Why Is the Aral Sea Shrinking?

Why Is the Aral Sea Shrinking?

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The Aral Sea was once the fourth largest lake in the world and it produced thousands of tons of fish for the local economy annually. Since the 1960s, however, the Aral Sea has been sinking.

Soviet Canals

In the 1920s, the Soviet Union turned lands of the Uzbek SSR into cotton plantations and ordered the construction of irrigation canals to provide water to the crops in the middle of the plateau of the region. These hand-dug, irrigation canals moved water from the Anu Darya and Syr Darya rivers, which were the rivers that fed the freshwater Aral Sea.

Until the 1960s, the system of canals, rivers, and the Aral Sea were fairly stable. However, in the 1960s, the Soviet Union decided to expand the canal system and drain more water from the rivers that fed the Aral Sea.

The Destruction of the Aral Sea

Thus, in the 1960s, the Aral Sea began shrinking quite rapidly. By 1987, the single sea dried up enough to create a northern lake and a southern lake. In 2002, the southern lake shrunk and dried up to become an eastern lake and a western lake. In 2014, the eastern lake completely evaporated and disappeared.

The Soviet Union regarded the cotton crops as far more valuable than the Aral Sea fishing economy, which had once been the backbone of the regional economy. Today, you can visit former coastal towns and villages and see long-abandoned piers, harbors, and boats.

Prior to the evaporation of the lake, the Aral Sea produced about 20,000 to 40,000 tons of fish a year. This was reduced to a low of 1,000 tons of fish a year at the height of the crisis but things are now headed in a positive direction.

Restoring the Northern Aral Sea

In 1991, the Soviet Union was disbanded and Uzbekistan and Kazakhstan became home to the vanishing Aral Sea. Since then, Kazakhstan has been working to resuscitate the Aral Sea.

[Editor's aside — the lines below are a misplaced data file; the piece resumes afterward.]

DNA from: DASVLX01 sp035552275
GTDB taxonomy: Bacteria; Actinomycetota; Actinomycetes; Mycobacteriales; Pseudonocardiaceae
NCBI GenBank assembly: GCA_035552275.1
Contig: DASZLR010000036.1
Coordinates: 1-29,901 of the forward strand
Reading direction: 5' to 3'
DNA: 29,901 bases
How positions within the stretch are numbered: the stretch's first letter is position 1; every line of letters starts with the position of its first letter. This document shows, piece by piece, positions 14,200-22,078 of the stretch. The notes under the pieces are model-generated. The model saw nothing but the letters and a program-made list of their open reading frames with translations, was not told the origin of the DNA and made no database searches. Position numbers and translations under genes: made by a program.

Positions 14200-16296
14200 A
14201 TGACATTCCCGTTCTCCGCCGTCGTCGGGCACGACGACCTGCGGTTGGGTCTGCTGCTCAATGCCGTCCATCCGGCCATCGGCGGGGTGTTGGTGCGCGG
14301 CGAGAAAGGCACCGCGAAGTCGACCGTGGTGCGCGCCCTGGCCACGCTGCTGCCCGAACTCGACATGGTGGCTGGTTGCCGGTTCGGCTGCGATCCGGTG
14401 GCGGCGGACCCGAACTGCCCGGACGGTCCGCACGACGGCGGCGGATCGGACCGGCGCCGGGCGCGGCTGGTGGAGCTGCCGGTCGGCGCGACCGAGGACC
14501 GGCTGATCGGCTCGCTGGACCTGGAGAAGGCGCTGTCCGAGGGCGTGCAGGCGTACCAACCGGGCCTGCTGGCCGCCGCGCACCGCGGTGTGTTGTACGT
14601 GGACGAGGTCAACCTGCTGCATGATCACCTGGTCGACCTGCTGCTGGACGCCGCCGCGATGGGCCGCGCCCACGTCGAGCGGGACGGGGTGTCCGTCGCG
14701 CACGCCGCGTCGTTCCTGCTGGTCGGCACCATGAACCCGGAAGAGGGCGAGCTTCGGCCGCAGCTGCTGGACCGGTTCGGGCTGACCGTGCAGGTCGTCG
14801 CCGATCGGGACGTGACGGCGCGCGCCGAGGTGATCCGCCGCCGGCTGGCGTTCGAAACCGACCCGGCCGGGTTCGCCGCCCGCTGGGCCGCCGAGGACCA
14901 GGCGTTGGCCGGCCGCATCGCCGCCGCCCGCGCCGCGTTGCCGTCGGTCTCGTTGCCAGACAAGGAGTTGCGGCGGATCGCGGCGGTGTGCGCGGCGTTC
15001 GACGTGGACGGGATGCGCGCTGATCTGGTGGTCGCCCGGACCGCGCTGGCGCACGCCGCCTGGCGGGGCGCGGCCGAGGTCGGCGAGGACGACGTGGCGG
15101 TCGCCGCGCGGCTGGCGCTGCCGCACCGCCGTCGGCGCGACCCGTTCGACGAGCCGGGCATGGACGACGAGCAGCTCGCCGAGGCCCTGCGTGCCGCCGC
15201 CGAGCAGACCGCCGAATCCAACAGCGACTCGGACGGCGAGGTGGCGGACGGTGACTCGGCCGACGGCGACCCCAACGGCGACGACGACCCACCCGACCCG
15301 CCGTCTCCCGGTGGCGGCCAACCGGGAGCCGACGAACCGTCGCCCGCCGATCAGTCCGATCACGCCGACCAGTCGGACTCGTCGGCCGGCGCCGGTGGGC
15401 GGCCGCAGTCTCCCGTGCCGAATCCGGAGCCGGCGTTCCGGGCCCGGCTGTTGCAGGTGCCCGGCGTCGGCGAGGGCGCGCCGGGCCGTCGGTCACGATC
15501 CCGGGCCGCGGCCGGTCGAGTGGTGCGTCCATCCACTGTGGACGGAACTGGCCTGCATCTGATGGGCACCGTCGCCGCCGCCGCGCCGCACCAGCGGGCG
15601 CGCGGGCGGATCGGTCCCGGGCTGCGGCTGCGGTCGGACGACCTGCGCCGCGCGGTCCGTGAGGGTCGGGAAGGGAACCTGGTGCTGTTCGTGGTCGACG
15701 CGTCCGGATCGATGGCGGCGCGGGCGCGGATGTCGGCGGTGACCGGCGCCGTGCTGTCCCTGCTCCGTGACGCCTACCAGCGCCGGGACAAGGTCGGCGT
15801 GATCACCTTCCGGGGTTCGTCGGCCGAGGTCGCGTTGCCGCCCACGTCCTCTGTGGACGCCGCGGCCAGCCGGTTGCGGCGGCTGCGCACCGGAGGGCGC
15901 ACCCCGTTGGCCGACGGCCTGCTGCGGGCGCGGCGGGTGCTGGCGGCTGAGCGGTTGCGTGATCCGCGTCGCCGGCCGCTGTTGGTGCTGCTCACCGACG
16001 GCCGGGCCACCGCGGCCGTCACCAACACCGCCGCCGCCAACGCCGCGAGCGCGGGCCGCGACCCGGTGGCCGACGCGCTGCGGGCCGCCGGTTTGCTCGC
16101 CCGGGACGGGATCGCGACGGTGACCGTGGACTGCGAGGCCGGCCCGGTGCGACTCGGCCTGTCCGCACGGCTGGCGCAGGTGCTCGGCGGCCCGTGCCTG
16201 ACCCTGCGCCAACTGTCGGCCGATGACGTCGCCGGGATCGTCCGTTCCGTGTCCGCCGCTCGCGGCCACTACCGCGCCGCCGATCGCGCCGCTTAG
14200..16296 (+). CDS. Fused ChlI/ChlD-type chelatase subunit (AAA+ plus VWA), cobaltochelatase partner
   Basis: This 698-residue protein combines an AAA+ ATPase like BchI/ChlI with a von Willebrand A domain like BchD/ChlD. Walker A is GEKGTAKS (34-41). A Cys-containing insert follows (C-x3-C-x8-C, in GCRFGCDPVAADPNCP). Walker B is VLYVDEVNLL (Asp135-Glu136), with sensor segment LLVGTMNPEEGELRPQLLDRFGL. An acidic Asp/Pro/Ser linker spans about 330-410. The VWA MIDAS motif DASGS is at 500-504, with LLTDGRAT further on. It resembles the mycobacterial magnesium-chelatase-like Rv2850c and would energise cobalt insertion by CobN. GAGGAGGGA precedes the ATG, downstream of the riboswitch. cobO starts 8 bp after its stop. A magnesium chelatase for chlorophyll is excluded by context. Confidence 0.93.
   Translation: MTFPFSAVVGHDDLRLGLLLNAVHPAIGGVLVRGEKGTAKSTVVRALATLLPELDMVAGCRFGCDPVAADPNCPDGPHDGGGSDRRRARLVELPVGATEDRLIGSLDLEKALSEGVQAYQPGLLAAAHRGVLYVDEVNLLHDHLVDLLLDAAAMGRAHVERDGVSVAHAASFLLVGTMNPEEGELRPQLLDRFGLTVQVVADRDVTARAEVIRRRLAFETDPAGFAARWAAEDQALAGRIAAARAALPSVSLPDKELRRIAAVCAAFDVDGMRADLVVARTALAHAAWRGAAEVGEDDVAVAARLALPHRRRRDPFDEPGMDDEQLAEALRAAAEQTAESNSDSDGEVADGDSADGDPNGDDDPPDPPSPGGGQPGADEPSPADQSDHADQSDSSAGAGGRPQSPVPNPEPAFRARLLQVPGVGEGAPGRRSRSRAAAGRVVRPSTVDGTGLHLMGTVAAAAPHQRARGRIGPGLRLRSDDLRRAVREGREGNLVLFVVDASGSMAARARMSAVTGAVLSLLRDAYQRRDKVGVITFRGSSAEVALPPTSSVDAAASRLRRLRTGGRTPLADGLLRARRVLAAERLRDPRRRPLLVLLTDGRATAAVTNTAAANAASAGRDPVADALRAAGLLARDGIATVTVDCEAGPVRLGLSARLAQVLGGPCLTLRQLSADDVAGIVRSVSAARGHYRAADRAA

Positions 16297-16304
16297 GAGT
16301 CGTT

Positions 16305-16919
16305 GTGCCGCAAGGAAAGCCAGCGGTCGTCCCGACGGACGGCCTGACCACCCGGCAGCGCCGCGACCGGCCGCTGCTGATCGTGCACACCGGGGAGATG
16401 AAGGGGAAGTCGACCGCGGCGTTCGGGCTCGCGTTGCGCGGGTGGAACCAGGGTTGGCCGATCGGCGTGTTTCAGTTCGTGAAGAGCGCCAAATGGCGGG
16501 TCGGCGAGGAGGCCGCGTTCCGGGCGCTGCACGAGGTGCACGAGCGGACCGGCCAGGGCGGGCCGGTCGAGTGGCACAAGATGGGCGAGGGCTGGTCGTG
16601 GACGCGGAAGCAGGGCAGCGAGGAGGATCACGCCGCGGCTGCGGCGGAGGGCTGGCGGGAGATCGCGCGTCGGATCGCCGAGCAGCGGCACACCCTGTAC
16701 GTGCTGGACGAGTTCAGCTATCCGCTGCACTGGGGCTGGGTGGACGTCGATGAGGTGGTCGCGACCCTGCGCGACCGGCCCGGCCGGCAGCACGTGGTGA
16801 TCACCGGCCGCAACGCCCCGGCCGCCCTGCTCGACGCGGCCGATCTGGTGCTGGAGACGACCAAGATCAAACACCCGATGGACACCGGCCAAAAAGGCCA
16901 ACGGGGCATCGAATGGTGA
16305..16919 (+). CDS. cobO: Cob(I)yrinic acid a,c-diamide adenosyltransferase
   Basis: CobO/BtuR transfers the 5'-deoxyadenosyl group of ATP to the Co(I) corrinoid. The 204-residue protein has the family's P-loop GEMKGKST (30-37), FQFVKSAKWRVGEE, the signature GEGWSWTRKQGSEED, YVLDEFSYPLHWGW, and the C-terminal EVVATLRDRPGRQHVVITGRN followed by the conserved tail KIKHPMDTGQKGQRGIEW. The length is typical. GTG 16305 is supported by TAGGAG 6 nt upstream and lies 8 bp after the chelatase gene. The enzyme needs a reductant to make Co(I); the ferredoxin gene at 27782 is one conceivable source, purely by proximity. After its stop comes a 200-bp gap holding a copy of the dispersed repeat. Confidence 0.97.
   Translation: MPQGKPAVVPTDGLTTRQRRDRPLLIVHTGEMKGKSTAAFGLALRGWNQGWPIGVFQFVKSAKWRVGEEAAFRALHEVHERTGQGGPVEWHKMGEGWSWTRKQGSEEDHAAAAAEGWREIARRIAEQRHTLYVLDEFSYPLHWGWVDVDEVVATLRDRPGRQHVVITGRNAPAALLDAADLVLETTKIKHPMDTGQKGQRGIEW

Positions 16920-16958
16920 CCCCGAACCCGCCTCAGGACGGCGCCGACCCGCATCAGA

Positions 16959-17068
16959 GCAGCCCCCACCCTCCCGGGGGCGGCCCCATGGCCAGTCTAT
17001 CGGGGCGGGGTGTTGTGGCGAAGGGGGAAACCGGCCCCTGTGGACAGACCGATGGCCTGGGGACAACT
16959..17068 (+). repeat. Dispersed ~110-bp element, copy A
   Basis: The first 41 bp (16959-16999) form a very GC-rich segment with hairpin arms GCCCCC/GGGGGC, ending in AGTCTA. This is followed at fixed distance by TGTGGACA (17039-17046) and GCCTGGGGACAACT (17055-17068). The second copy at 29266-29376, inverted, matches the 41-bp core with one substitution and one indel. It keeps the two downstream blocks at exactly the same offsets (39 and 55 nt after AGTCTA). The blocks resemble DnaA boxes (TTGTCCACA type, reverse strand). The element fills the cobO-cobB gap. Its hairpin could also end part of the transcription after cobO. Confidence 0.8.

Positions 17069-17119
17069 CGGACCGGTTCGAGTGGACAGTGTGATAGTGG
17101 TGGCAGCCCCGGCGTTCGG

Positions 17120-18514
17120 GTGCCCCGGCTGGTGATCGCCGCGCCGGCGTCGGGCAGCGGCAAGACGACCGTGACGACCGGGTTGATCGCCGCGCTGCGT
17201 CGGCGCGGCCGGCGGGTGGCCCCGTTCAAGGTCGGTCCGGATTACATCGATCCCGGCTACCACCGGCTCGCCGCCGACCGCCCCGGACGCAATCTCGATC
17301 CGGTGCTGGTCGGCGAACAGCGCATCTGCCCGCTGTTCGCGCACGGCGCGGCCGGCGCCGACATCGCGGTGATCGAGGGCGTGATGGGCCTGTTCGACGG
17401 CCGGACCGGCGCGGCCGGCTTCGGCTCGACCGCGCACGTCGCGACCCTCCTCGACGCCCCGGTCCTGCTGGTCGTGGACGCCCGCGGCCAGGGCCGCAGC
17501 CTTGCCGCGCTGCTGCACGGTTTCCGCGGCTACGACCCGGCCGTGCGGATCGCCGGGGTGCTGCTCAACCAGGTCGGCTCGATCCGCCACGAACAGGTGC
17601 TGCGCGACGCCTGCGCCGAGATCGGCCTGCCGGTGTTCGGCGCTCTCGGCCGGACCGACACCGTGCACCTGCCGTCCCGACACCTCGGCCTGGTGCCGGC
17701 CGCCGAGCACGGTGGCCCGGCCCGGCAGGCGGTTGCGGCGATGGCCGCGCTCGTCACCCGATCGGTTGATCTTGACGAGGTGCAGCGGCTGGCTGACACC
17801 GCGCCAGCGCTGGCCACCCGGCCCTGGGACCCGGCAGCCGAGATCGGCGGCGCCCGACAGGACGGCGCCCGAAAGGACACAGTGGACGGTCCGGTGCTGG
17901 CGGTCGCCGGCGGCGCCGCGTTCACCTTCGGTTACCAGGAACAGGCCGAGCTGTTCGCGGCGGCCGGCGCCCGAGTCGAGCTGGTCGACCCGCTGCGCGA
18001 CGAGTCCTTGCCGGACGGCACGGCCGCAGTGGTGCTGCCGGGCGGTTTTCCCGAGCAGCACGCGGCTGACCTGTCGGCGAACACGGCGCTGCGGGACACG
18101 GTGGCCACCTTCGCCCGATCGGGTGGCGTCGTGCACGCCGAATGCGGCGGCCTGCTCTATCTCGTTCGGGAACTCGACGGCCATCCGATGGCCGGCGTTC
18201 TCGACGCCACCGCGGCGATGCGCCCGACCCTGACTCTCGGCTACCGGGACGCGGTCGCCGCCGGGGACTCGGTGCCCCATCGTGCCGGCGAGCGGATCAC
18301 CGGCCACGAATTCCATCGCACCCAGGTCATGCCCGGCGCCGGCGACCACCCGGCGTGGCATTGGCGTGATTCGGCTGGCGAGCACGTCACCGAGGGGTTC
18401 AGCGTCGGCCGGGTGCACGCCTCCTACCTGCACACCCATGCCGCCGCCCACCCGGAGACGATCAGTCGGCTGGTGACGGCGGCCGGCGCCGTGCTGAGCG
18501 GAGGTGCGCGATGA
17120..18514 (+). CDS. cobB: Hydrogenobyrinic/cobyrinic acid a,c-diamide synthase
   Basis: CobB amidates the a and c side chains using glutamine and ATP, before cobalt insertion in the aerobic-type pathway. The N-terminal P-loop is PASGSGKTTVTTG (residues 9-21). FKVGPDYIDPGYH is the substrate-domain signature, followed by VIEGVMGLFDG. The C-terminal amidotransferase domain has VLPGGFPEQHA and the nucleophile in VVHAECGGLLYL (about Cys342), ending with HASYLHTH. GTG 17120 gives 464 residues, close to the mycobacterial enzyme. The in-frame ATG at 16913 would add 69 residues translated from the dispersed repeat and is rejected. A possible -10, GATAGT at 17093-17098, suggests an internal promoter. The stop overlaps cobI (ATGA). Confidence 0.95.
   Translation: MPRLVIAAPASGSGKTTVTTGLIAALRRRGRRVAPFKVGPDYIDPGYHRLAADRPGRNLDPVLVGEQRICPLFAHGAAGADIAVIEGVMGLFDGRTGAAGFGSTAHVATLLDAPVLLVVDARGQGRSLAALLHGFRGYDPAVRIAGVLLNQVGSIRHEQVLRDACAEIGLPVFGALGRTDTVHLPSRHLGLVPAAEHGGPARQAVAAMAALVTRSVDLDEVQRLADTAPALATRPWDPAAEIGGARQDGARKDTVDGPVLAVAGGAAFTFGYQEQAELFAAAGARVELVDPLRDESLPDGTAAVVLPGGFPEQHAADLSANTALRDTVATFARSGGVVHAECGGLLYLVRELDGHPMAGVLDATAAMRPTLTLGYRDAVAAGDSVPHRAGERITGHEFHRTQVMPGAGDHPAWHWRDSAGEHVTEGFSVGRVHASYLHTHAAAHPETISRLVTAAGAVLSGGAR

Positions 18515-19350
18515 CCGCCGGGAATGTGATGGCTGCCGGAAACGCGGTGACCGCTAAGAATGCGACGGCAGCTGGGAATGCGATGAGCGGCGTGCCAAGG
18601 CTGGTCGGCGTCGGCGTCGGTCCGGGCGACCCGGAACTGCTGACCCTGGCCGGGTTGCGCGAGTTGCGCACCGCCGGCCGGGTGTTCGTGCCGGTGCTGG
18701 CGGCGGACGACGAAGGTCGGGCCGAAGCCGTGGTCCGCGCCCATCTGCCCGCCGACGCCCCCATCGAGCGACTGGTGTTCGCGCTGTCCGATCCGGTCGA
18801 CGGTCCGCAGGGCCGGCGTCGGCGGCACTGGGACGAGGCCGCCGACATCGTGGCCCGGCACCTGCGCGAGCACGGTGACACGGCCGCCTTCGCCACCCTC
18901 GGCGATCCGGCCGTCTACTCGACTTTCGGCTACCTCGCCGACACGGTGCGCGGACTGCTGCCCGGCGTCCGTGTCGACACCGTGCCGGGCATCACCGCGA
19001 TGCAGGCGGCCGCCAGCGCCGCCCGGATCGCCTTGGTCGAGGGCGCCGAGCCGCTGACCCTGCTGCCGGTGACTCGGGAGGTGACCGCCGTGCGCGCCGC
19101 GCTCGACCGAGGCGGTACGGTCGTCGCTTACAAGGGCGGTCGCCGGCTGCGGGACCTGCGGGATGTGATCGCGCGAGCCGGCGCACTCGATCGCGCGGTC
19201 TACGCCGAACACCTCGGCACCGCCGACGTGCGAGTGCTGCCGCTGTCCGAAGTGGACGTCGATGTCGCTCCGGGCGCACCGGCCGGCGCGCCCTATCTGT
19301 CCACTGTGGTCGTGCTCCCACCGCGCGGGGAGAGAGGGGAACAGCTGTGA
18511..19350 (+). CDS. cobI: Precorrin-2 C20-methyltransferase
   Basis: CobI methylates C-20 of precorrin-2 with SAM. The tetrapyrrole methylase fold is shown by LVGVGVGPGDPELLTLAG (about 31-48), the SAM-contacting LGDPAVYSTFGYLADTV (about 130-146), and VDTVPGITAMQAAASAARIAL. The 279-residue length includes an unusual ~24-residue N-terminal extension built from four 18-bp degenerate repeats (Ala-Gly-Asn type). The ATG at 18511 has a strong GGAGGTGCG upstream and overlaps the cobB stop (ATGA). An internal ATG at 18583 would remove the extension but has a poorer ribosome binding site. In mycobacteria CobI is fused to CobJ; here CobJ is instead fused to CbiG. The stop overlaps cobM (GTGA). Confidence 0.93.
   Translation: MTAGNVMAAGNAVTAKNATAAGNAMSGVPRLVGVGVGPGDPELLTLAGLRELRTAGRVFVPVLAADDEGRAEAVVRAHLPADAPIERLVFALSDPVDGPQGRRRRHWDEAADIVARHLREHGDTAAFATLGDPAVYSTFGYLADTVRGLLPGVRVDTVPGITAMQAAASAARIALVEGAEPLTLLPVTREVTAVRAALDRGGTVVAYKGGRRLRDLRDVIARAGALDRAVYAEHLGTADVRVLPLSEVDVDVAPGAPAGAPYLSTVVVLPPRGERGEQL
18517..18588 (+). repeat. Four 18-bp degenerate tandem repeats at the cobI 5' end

The first innovation that helped save part of the Aral Sea fishing industry was Kazakhstan's construction of the Kok-Aral Dam on the southern shore of the northern lake, thanks to support from the World Bank. This dam has caused the northern lake to grow by 20% since 2005.

The second innovation has been the construction of the Komushbosh Fish Hatchery at the northern lake where they raise and stock the northern Aral Sea with sturgeon, carp, and flounder. The hatchery was built with a grant from Israel.

Predictions are that the northern lake of the Aral Sea could soon produce 10,000 to 12,000 tons a fish a year, thanks to those two major innovations.

The Western Sea Seems to Have a Poor Future

However, with the damming of the northern lake in 2005, the fate of the southern two lakes was nearly sealed and the autonomous northern Uzbek region of Karakalpakstan will continue to suffer as the western lake continues to vanish.

Soviet leaders felt the Aral Sea was unneeded since the water that flowed in basically evaporated with nowhere to go. Scientists believe the Aral Sea was formed about 5.5 million years ago when geologic uplift prevented the two rivers from flowing to their final destinations.

Nonetheless, cotton continues to be grown in the now-independent country of Uzbekistan, where the country comes to a standstill and nearly every citizen is forced to "volunteer" each year during cotton harvest season.

Environmental Catastrophe

The huge, dried-up lakebed is a source of disease-causing dust that blows throughout the region. The dried remnants of the lake contain not only salt and minerals but also pesticides like DDT that were once used in huge quantities by the Soviet Union.

Additionally, the USSR once had a biological-weapons testing facility on one of the lakes within the Aral Sea. Although now closed, the chemicals used at the facility help to make the destruction of the Aral Sea one of the great environmental catastrophes of human history.

Today, what was once the fourth largest lake on the planet is now just a dustbowl.